Unions defend judge’s ruling in New Jersey pension lawsuit
Unions for New Jersey public workers said in a court filing that Gov. Chris Christie's administration was wrong to suggest a judge "fabricated" a right to full pension contributions.
The argument came in a filing Monday with the state Supreme Court, which is weighing whether to uphold a lower court's ruling ordering the governor and Legislature to put more money toward contributions this year.
In an earlier brief, Christie's lawyers accused the judge of creating a constitutional right to annual pension contributions.
Unions including the New Jersey Education Association and the Communications Workers of America said in the filing that pensions are deferred payments to workers for services already rendered. They argued that it was the state that created an obligation to make the payment in the future by not paying enough in the past.
Also Monday, the Democrat-controlled state Legislature and the boards of the state's pension funds filed briefs asking the Supreme Court to side with the unions and require the full pension contributions for this year.
The issue is one of the largest home-front political battles for Christie, who is considering seeking the Republican presidential nomination next year. It also looms over state budget decisions; there's no disagreement that making the full payment would mean painful budget cuts.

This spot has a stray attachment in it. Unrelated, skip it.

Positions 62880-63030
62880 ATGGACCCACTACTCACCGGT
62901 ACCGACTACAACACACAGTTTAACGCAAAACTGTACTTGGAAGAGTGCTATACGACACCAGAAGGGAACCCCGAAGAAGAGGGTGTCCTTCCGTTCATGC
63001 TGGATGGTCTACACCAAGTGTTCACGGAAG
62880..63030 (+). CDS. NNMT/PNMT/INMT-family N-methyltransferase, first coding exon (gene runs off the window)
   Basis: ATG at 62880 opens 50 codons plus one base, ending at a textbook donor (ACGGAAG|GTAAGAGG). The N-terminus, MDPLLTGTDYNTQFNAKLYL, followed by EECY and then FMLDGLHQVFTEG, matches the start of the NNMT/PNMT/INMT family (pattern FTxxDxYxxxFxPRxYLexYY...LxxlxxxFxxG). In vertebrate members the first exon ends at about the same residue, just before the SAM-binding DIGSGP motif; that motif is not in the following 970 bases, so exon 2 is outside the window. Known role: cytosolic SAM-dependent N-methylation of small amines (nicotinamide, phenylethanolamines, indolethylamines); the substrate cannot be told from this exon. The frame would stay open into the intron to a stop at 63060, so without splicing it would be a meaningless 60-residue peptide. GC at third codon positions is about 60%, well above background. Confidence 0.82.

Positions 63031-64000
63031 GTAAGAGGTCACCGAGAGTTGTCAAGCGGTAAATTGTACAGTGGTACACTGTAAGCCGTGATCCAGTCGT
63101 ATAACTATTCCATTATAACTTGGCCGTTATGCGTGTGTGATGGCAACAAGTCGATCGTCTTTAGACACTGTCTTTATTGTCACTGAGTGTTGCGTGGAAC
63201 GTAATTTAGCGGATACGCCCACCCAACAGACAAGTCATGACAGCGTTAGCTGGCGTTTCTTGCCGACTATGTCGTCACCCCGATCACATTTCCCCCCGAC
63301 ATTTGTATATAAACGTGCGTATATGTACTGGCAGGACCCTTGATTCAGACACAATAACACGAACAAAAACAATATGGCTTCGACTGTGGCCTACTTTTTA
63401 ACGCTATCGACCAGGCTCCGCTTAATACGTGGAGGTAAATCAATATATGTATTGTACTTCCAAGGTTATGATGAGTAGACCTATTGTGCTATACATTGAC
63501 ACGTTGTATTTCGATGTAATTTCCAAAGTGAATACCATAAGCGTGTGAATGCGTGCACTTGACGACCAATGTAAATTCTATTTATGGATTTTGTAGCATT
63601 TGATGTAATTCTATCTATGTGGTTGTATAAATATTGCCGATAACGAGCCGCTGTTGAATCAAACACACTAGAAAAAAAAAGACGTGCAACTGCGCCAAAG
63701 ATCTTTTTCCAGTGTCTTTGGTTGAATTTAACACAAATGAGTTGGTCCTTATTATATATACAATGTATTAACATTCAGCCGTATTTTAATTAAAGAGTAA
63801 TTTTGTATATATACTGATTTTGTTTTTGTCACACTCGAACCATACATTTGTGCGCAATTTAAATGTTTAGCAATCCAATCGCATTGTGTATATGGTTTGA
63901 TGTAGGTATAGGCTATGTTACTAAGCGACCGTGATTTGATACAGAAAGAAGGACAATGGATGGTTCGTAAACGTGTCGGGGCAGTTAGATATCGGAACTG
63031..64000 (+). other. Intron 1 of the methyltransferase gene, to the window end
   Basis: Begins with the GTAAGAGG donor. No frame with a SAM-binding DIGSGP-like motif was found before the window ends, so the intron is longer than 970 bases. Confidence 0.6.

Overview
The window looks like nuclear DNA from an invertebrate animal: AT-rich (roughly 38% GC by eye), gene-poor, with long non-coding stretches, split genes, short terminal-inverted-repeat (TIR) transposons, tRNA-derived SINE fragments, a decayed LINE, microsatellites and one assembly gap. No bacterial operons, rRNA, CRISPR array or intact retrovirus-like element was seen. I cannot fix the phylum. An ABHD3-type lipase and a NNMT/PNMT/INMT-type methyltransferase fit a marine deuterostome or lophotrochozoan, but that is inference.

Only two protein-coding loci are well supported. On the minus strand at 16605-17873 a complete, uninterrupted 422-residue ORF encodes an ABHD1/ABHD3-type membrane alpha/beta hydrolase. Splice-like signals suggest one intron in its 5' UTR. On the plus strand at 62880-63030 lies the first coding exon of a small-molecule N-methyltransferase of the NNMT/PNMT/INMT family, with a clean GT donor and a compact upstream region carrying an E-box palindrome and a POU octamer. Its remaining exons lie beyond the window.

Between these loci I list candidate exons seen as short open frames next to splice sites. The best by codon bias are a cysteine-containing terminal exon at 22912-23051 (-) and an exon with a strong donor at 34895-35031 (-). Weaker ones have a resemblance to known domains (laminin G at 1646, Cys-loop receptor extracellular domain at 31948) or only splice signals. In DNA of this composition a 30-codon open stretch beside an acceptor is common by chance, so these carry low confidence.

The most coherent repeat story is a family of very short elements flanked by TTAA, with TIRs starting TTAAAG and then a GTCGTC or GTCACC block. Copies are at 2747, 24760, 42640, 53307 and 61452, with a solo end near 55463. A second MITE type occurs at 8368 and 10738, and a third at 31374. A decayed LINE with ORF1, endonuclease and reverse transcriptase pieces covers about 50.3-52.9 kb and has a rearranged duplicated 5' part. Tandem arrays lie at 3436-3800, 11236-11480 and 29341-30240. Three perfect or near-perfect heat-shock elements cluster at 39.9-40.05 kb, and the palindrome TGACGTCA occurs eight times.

For decades, governors of both parties have skipped or skimped on contributions to public worker retirement funds. In 2011, Christie agreed to an overhaul of the system in one of his signature accomplishments as governor. The deal called for workers to contribute more, for cost-of-living increases to be suspended and for the state to make up for past underfunding over seven years of escalating payments.
When state tax revenue came in lower than expected last year, Christie balanced the budget by reducing the payments. He did the same for the current budget, and is proposing to do the same in the fiscal year that starts July 1.
Unions have sued over all three decisions. For 2014, a judge ruled that the reductions were permissible because it was an emergency. For the current budget, a judge ruled the state must make the full payment -- nearly $1.6 billion more than it plans to. The state and unions are also in court separately over the planned 2016 contribution; Christie wants to contribute $1.3 billion -- less than half the roughly $3 billion called for in the 2011 agreement.